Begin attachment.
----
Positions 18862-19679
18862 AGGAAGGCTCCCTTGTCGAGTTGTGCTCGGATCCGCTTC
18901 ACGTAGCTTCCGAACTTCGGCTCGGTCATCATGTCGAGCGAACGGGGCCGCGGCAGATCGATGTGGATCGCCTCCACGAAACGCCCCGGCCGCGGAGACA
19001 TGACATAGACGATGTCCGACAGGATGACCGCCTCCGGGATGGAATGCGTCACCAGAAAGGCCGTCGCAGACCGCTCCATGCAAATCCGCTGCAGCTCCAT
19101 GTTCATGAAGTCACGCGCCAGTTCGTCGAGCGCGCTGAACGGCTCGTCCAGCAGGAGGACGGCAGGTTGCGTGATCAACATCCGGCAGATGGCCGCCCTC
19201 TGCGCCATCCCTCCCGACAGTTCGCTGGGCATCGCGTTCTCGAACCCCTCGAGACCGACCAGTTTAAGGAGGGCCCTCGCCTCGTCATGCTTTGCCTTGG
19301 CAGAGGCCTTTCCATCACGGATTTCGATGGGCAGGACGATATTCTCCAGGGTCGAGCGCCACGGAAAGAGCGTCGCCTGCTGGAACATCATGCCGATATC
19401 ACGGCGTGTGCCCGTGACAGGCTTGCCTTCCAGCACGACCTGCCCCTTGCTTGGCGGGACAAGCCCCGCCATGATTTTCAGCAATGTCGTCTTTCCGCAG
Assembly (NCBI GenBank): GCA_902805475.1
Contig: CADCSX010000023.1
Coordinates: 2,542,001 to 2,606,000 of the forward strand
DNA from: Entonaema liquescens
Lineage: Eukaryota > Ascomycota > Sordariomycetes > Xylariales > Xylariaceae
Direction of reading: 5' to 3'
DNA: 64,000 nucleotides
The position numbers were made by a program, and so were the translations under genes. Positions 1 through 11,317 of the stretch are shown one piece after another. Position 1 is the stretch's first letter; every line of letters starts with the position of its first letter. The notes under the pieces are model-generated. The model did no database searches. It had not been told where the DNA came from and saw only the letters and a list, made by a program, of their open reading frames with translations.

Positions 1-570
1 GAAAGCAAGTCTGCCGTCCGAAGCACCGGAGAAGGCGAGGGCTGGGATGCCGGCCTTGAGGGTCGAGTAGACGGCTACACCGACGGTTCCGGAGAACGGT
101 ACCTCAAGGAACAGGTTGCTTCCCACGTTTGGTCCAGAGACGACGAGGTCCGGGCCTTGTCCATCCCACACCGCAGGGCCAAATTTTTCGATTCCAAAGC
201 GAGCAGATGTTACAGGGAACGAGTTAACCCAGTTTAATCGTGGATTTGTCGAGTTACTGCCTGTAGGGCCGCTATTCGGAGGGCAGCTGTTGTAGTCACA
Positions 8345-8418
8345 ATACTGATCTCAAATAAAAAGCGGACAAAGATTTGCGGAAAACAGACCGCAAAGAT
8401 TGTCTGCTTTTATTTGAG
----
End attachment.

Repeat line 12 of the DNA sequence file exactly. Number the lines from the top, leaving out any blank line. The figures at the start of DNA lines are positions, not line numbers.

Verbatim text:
DNA from: Entonaema liquescens